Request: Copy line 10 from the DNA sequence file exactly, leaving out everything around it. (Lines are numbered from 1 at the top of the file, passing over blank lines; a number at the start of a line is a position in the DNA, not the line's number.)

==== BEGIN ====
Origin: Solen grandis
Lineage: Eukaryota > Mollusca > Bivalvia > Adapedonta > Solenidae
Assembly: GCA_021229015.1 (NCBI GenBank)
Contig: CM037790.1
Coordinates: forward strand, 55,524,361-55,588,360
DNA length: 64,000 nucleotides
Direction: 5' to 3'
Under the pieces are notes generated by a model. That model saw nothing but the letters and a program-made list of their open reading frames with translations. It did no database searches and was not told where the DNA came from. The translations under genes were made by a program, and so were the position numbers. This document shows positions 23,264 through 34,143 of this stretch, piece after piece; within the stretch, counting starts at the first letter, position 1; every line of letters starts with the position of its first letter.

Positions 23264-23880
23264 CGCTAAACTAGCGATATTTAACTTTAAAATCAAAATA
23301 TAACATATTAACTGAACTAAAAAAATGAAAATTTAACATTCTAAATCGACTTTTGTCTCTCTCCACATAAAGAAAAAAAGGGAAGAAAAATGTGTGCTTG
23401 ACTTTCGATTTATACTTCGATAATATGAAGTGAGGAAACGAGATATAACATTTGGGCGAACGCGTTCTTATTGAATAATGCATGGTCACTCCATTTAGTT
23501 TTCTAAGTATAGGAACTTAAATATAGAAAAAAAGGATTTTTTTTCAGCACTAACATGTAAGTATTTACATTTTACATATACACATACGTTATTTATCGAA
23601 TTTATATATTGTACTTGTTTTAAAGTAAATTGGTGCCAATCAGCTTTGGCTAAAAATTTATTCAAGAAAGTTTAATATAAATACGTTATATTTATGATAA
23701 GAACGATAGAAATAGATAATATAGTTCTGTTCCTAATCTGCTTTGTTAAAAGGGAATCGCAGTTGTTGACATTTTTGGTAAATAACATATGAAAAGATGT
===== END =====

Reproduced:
23264 CGCTAAACTAGCGATATTTAACTTTAAAATCAAAATA